Friday of the Third Week of Lent
When you read the parable of the tax collector and the Pharisee in the Temple, can’t you just hear the dialogue? “O God, I thank you that I am not like the rest of humanity!” Hear the words drip with false humility and supercilious prayer. Imagine the scene on stage and notice how the audience shows amusement. The laugh, though, may be on them, on us. How easy it is to be the Pharisee in real life. Of course, we would never say how much better we are than everyone else. But we surely can think it—perhaps way too many times.
O God, as I abstain from meat today, help me to abstain from proud thoughts.
Thursday of the Third Week of Lent
As a teacher there are certain lessons I loved to teach. With my podium on wheels, I loved to teach progressive tense verbs. I’d tell my students that I drive (present tense) a Ford. They didn’t seem impressed until I said, “I am driving (present progressive tense) my podium.” Then I’d push my podium through the aisles, driving it and bumping into desks, pretending to see a police car in my rearview mirror, and getting a ticket. Driving, bumping, seeing, getting—all verbs that are part of the process.
-ing verbs are extremely important to deepen our spiritual lives. We can’t just say “I pray” or “I help my neighbor.” What are you doing? How active are you in performing the works of mercy? How involved are you in your church or neighborhood? How much attention are you giving to prayer?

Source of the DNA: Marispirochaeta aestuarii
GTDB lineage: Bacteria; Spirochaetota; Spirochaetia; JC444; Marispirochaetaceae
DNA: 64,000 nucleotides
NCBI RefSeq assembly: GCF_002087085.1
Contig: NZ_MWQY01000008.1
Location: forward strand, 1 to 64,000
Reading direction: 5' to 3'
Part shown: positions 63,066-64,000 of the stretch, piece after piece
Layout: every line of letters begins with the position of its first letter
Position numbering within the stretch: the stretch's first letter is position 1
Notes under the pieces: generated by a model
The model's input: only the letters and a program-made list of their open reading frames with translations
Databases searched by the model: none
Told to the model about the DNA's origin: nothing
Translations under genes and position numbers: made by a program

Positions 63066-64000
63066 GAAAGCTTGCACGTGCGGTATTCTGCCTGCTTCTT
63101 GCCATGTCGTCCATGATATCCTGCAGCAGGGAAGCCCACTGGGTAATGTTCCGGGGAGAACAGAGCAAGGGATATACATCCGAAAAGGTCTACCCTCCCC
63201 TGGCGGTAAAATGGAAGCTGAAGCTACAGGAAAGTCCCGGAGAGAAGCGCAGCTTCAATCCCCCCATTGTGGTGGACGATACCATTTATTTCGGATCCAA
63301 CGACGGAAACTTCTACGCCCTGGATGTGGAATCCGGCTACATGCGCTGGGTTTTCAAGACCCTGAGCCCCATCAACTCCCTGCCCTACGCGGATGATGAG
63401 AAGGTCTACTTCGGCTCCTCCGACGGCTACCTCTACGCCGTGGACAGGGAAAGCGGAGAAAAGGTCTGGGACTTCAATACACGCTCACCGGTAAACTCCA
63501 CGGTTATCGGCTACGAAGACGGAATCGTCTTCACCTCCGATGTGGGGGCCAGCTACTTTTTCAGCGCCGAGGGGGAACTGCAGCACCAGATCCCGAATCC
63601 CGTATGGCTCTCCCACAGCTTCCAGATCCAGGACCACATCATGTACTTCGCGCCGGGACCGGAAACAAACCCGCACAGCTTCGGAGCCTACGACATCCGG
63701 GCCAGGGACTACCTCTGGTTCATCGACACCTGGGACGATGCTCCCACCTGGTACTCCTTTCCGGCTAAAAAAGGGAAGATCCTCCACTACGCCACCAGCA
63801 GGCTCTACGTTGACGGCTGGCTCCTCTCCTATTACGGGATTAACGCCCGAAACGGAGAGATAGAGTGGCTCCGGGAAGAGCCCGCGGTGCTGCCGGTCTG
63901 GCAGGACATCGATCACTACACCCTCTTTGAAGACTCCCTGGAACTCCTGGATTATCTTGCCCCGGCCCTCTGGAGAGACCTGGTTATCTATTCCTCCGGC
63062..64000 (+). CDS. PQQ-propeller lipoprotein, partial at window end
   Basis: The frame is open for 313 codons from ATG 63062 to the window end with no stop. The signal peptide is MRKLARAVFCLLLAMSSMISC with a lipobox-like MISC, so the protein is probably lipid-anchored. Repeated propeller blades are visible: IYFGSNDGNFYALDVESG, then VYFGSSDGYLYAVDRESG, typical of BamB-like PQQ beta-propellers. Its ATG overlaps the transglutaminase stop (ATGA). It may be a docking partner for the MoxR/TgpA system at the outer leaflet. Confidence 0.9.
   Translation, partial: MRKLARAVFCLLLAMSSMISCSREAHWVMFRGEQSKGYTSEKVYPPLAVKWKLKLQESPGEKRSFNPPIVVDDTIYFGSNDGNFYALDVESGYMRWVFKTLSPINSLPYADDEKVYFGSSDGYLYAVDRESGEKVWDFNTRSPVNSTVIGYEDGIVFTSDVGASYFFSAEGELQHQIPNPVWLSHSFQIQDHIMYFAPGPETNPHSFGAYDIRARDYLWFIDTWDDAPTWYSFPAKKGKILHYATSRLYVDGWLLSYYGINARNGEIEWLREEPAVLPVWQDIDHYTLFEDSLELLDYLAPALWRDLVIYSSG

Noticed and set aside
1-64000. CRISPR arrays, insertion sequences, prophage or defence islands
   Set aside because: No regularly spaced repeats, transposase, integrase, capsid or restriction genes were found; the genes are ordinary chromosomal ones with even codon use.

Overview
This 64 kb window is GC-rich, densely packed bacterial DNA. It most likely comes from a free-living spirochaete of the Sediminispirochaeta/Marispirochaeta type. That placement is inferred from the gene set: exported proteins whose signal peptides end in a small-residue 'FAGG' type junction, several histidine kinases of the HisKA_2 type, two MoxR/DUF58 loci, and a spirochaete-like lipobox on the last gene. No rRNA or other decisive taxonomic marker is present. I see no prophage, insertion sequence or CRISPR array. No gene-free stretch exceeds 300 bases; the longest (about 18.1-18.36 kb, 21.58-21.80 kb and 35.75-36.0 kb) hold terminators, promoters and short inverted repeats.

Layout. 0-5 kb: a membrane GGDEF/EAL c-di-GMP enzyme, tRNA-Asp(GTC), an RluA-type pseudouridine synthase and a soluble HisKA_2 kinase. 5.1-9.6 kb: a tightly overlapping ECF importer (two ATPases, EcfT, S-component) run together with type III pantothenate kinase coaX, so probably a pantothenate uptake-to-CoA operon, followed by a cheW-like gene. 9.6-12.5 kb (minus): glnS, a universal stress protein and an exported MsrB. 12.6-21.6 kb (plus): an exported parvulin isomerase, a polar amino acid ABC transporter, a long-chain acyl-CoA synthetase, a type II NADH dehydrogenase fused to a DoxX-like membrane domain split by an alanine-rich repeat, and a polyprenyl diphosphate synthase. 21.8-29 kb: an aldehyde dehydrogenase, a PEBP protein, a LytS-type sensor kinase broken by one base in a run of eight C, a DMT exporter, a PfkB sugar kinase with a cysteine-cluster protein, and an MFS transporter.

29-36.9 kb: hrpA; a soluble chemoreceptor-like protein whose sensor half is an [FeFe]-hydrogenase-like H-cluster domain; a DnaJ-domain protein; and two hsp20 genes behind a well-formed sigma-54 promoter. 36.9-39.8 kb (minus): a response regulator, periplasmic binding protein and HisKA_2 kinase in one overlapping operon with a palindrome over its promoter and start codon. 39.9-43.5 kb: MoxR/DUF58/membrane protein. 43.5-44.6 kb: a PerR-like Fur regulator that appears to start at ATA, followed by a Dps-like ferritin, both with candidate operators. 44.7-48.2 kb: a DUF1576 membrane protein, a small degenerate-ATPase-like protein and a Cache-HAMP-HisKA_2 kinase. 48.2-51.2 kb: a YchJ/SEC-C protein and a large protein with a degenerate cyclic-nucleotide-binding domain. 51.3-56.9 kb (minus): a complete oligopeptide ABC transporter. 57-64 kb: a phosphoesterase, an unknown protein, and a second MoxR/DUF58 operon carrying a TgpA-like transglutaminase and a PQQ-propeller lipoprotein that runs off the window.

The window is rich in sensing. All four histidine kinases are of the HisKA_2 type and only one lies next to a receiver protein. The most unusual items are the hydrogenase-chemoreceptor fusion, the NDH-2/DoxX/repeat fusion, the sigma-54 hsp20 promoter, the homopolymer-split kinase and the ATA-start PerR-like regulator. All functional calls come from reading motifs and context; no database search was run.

Wednesday of the Third Week of Lent
Athletes and coaches look hopefully for more opportunities to compete this season. No matter the size of the spectator crowd, they will be ready to play. Early in the season it’s important to remember success breeds success. Gallup research behind Strengthfinders has proven that best results stem from focusing on strengths. While Lent is a time to remove our weaknesses, it is also a time to capitalize on our strengths. Your strengths are given by God to make a positive impact on your areas of influence whether your influence is the person sitting next to you in the living room or populations thousands of miles away in corporate contacts and contracts. Take a moment to reflect on your God-given virtues and talents. You’ve used them for success. Spring in again with those virtues and talents and make Lent a winning season.
Tuesday of the Third Week of Lent
If we are privileged to have gainful employment, we are very blessed. (Did you thank God today as you left for work?) Creation was not finished billions of years ago; rather it’s still happening as Teilhard de Chardin writes: “We serve to complete it [creation], even by the humblest work of our hands.” Along with prayer and fasting, working to our best is another way to observe Lent. Work isn’t secular; it’s sacred. Work isn’t profane; it’s profound. Work doesn’t have to be a hardship; it can be holiness. Over one-third of our day is spent in work of some kind. Don’t miss the opportunities work provides to grow in holiness.
Monday of the Third Week of Lent
A basic law of the psychological and spiritual life is that energy follows attention. In today’s gospel passage the people in the synagogue paid close attention to Jesus’ words. Infuriated by his references, they put their energy into driving him out of town with the intent to destroy him, but “he passed through the midst of them and went away.” Today let’s focus our attention on our resilience. It’s been a year since the stay-at-home orders have been in place. Let’s restore our enthusiasm to do anything for God and neighbor. Chardin described how effective such attention can be when he wrote: “If you focus on giving and receiving love, your thinking will change for the better. If you focus on thinking good thoughts, your heart will grow more loving. The heart and mind are always interacting in concert.” Attend to giving and receiving love today. Check thoughts that are only coping; turn your thoughts to hoping.